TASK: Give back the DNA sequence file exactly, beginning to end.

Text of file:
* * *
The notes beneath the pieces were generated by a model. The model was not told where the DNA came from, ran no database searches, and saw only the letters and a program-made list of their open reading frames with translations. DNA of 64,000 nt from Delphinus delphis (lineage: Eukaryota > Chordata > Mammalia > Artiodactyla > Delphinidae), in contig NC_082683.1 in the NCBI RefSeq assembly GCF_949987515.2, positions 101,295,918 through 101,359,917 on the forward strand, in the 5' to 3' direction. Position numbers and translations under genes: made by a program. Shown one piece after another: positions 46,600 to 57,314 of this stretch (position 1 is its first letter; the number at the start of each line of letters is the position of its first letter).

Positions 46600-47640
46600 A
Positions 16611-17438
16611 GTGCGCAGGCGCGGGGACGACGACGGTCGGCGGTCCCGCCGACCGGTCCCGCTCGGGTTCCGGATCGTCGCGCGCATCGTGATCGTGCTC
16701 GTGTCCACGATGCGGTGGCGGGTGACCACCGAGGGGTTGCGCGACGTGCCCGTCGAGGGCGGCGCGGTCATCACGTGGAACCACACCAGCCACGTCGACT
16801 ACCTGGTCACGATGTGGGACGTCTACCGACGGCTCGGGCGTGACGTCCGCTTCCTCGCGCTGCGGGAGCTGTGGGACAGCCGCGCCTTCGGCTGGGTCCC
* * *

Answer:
The notes beneath the pieces were generated by a model. The model was not told where the DNA came from, ran no database searches, and saw only the letters and a program-made list of their open reading frames with translations. DNA of 64,000 nt from Delphinus delphis (lineage: Eukaryota > Chordata > Mammalia > Artiodactyla > Delphinidae), in contig NC_082683.1 in the NCBI RefSeq assembly GCF_949987515.2, positions 101,295,918 through 101,359,917 on the forward strand, in the 5' to 3' direction. Position numbers and translations under genes: made by a program. Shown one piece after another: positions 46,600 to 57,314 of this stretch (position 1 is its first letter; the number at the start of each line of letters is the position of its first letter).

Positions 46600-47640
46600 A
Positions 16611-17438
16611 GTGCGCAGGCGCGGGGACGACGACGGTCGGCGGTCCCGCCGACCGGTCCCGCTCGGGTTCCGGATCGTCGCGCGCATCGTGATCGTGCTC
16701 GTGTCCACGATGCGGTGGCGGGTGACCACCGAGGGGTTGCGCGACGTGCCCGTCGAGGGCGGCGCGGTCATCACGTGGAACCACACCAGCCACGTCGACT
16801 ACCTGGTCACGATGTGGGACGTCTACCGACGGCTCGGGCGTGACGTCCGCTTCCTCGCGCTGCGGGAGCTGTGGGACAGCCGCGCCTTCGGCTGGGTCCC